Arizona Border Activist Faces Trial For Helping Migrants Despite 128,000 People Signing Petition To Drop Case

A general view of the US border fence, covered in concertina wire, separating the US and Mexico, at the outskirts of Nogales, Arizona, on February 9, 2019. An Arizona activist accused of harboring and conspiring to transport and harbor migrants in the U.S. illegally is set to face trial on Wednesday. ARIANA DREHSLER/AFP/Getty

An Arizona activist accused of harboring and conspiring to transport and harbor migrants in the U.S. illegally is set to face trial Wednesday, as a petition calling on authorities to drop the charges surpasses 128,000 signatures.

Activist Scott Warren said he was answering a spiritual and moral call to help people in distress when he was arrested and charged over allegations of conspiring to transport and harbor migrants.

Warren, a 36-year-old geographer, had been volunteering with a group called No More Deaths, or No Mas Muertes, which leaves water and food for migrants crossing the border into the Arizona desert to help ensure that they can make the journey safely.

However, the volunteer was arrested for his efforts when Border Patrol agents found him at a property in Ajo, about 40 miles north of the border, with two migrants who had recently crossed into the U.S.

In his own account of his arrest, detailed in an op-ed for The Washington Post, Warren explains that someone else had told the two Mexican nationals, Kristian Perez-Villanueva and Jose Arnaldo Sacaria-Goday, that they might find food and water at a place called The Barn: "A gathering place for humanitarian volunteers like me."

"There, the two young men were able to eat, rest and get medical attention," he said. However, "as the two were preparing to leave, the Border Patrol arrested them," he wrote. "Agents also handcuffed and arrested me, for—in the agency's words—having provided the two migrants with 'food, water, clean clothes and beds'."

While Warren has denied allegations of "harboring" the two migrants, he has acknowledged his efforts as a volunteer, asserting he felt compelled to help those in distress due to this spiritual and moral beliefs.

Prosecutors have tried to shut down that argument, however, arguing that Perez-Villanueva and Sacaria-Goday were not in any real distress.

Their case against the No More Deaths volunteer will play out on Wednesday as a petition launched by Warren's parents calling on officials to drop the charges nears 130,000 signatures.

"Each year persons fleeing poverty, oppression, and violence in their home countries make the desperate decision to confront Arizona's western desert, one of the harshest landscapes on earth, in search of a better life," Warren's parents, Pam and Mark Warren, wrote.

"No one deserves to die in the desert. No one deserves to go to prison for trying to prevent those deaths," they say, warning that their son could face up to 20 years in prison if convicted.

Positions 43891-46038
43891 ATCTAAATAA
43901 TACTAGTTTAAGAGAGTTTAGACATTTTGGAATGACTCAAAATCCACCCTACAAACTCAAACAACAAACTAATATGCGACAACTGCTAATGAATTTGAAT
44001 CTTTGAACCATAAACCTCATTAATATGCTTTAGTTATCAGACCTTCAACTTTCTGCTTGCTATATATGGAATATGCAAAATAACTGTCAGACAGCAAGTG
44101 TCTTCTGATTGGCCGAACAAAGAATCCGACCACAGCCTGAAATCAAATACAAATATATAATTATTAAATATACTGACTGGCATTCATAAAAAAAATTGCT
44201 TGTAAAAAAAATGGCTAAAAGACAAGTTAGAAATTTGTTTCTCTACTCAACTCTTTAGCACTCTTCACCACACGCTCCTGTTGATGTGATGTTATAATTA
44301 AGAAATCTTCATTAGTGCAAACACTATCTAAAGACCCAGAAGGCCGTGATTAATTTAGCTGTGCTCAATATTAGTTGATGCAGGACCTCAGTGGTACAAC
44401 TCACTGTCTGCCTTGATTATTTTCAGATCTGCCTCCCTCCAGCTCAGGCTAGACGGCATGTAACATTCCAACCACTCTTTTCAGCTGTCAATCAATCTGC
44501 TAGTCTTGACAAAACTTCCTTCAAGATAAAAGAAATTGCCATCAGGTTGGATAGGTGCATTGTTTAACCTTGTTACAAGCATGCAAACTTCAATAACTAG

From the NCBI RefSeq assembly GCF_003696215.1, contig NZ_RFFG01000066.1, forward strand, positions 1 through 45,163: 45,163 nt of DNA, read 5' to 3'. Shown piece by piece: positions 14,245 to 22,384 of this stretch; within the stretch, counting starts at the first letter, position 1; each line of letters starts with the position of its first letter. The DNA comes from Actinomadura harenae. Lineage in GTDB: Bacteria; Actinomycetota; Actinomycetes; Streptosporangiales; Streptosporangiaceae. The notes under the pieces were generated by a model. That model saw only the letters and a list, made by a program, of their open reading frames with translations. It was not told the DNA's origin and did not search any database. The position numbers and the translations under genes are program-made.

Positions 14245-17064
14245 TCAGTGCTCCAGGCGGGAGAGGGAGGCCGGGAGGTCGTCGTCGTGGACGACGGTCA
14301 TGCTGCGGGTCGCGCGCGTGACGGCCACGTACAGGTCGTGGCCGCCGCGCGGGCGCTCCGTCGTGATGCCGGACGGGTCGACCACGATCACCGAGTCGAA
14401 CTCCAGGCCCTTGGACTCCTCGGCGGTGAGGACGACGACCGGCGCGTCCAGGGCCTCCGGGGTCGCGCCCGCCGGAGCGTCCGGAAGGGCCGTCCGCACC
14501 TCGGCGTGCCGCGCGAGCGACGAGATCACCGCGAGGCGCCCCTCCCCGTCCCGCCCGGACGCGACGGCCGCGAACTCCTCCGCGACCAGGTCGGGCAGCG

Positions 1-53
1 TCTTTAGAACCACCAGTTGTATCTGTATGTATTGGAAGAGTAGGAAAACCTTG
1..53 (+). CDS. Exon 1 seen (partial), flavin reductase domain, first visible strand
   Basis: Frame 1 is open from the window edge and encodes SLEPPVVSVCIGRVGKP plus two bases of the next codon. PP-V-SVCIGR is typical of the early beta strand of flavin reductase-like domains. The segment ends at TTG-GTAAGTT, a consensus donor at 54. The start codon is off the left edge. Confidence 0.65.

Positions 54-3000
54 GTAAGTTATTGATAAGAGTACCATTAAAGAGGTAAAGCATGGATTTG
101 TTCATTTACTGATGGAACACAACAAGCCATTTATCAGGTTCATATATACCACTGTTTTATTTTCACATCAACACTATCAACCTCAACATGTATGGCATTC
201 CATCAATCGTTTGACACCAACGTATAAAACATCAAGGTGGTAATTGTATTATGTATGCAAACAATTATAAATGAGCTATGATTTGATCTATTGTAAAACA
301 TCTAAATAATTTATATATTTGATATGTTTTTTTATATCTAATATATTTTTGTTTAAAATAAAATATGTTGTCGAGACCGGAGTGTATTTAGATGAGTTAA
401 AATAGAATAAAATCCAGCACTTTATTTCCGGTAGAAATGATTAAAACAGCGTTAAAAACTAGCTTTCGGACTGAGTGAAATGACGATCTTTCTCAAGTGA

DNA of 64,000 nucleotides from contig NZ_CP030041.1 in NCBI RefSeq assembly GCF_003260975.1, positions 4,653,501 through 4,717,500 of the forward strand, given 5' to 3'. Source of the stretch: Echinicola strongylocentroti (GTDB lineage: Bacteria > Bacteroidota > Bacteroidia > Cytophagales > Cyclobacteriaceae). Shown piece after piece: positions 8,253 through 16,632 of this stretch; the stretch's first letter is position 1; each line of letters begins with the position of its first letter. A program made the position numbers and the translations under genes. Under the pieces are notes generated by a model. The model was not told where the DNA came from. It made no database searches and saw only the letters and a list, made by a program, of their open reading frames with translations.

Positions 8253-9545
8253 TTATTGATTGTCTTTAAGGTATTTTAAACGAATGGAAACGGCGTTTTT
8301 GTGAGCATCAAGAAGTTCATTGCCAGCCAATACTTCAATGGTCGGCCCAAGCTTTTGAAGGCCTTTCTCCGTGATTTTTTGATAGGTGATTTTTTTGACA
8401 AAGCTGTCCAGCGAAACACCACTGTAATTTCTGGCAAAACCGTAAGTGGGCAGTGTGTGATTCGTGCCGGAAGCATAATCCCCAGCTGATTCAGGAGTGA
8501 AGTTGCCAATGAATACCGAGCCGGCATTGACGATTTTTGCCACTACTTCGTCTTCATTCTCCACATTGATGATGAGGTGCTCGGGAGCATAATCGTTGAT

"The work of Scott and other humanitarian aid volunteers to alleviate suffering should be upheld as standards of virtue for all of us rather than punished by threat of prison," they say, calling on the public to "help us show... that there is widespread support for humanitarian aid work and that prosecuting our son is both morally wrong and politically unpopular."

Warren himself has warned that the case against him could set a "dangerous precedent," with the federal authorities appearing to expand their definition of transportation and harboring.

"The smuggling and harboring laws have always been applied selectively: with aggressive prosecutions of 'criminal' networks but leniency for big agriculture and other politically powerful industries that employ scores of undocumented laborers," he said.

"Now, the law may be applied to not only humanitarian aid workers but also to the millions of mixed-status families in the United States," he wrote. "Take, for instance, a family in which one member is undocumented and another member, who is a citizen, is buying the groceries and paying the rent. Would the government call that harboring? If this family were driving to a picnic in the park, would the government call that illegal transportation? Though this possibility would have seemed far-fetched a few years ago, it has become frighteningly real."

For years, Warren said, humanitarian groups and local residents have coexisted alongside the Border Patrol, providing food, water and basic first-aid supplies to migrants making the often dangerous journey across the U.S.-Mexico border.

However, that relationship has deteriorated, Warren wrote, with government authorities cracking down on humanitarian aid and "aggressively prosecuting volunteers." A number of No More Deaths volunteers are facing possible imprisonment and heavy fines on federal misdemeanor charges related to their efforts to help migrants.

"In Ajo, my community has provided food and water to those traveling through the desert for decades—for generations," Warren wrote in his op-ed. "Whatever happens with my trial, the next day, someone will walk in from the desert and knock on someone's door, and the person who answers will respond to the needs of that traveler. If they are thirsty, we will offer them water; we will not ask for documents beforehand. The government should not make that a crime."

Newsweek has contacted the U.S. Border Patrol, No More Deaths and the Warren family for comment for this article.